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Festival enhances Hindu-Maori relations

Deepawali Festival takes Hindu-Maori relations to greater heights

Rotorua Deepawali Festival 2009 turns to be an important milestone for Hindu-Maori relations (whakawhanaungatanga).

A number of Maori cultural traditions such as karakia, powhiri, kapa haka will be performed on Saturday, 7th November 2009 to commemorate Deepawali (Festival of Lights) at Rotorua Energy Events Centre and Apumoana Marae.

Deepawali is a well known Hindu festival celebrated by Indian community all over the world.

“I have great admiration for the people of India. Learning of Dr Guna Magesan's desire to create a strong relationship between his people and my people I have captured "Rehua" to celebrate our journey of friendship” said Natanahira PONA, Rotorua’s Tohunga Whakairo (Master Carver).

Mr Pona graduated from the New Zealand Maori Arts & Crafts Institute twenty years ago. In the years following he travelled extensively studying arts, crafts and culture of people of many Nations.

Mr Pona intends to release Rehua to Swami Vigyananand, coordinator of Civilisational Association of South & South-East Asia, representing Hindu community, at the opening ceremony of Rotorua Deepawali Festival 2009.

“Conceived in the discipline of studying distant Constellations, Rehua proclaims our shared respect for Nature. It encourages the forging of strong entrepreneurial and personal relationships. It manifests the sacred mantra of Om and the miracle of life and death” said John Marsh, JP, MBE a respected Kaumatua in Rotorua.

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The past, present and the future are all included in this one sound - "Om". Carving a symbol of Om and Sun in the Rehua means so much to our community. The Sun is described as the soul of the universe, representing the life-force on earth which sustains everything. His is the energy of confidence and power, consistency and inspiration.

Kaumatua John Marsh will do the karakia and blessing in the official opening programme. He will also lead a special powhiri (traditional Maori welcome) in the afternoon at Apumoana Marae for some of our guests from Auckland, Hamilton, Tauranga, Taupo, Palmerston North and Wellington. This will include Hindu elders, young people and artists, with many staying on the Marae.

Hindu Council of New Zealand has been working with Maori community since 1997 through a number of Maori Elders. All our official functions start with a karakia (blessing) by a Kaumatua. In Rotorua, we have worked closely with Maori Elders namely Napi Waaka, late Hapi Winiata, Mita Mohi, late Ben Hona, Trevor Maxwell (deputy Mayor), and John Marsh. In 2002, we even released a book in Rotorua on “Similarities between Indo-Maori cultures” edited by International Centre for Cultural Studies.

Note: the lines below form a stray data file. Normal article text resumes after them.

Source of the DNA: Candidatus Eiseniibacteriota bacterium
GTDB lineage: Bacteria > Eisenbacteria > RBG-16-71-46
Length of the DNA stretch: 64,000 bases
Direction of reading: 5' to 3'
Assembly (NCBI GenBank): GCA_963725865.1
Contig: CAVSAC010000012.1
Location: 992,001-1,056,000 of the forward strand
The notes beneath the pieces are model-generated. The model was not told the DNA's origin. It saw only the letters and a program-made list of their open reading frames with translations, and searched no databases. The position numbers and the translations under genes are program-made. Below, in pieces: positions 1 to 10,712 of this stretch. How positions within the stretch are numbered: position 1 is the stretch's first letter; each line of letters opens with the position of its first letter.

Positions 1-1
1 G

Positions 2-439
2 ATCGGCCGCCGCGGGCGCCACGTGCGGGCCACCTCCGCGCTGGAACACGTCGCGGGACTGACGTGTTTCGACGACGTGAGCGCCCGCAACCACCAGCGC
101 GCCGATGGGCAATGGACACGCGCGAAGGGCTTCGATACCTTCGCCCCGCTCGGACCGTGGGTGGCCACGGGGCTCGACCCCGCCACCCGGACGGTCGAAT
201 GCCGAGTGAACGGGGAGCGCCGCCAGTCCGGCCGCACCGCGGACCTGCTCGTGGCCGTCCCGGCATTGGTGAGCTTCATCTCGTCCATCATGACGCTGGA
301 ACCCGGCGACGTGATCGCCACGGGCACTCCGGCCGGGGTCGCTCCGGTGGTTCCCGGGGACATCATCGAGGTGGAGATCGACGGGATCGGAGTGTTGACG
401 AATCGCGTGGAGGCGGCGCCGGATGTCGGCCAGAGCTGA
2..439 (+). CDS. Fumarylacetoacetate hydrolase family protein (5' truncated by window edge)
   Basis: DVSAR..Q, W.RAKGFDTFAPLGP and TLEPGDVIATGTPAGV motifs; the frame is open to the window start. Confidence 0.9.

Similarly, we have worked with Maori Elders in other centres including Haare Williams (Manukau), late Haare Puke (Tainui, Hamilton).

Last year New Zealand Hindu conference was inaugurated by respected Te Arikinui King Tuheitia, the Maori king. That was a landmark in the history of New Zealand and race relations.

This year, carving of Rehua for our community is another landmark. This is a big leap in Hindu-Maori relations.

“We are really humbled and honoured by the Maori community’s gesture of carving a special Rehua for our community” said Dr Guna Magesan, the coordinator of Rotorua Deepawali Festival and General Secretary of Hindu Council of New Zealand.

“The respect and relations that we have built over the years have brought us close to the Maori community”.

We have been organising regular Marae stay for our community people to learn, understand and experience Maori culture and customs.

Over the years, it has become a popular programme, and more and more people are interested in participating in Marae stay. This is definitely a welcome sign.

We look forward to seeing your family and friends at the Rotorua Deepawali Festival 2009 on Saturday, 7 November 2009 at the Rotorua Energy Events Centre. In Rotorua, it is a smoke-free, alcohol-free and meat-free festival with FREE entry to the public.


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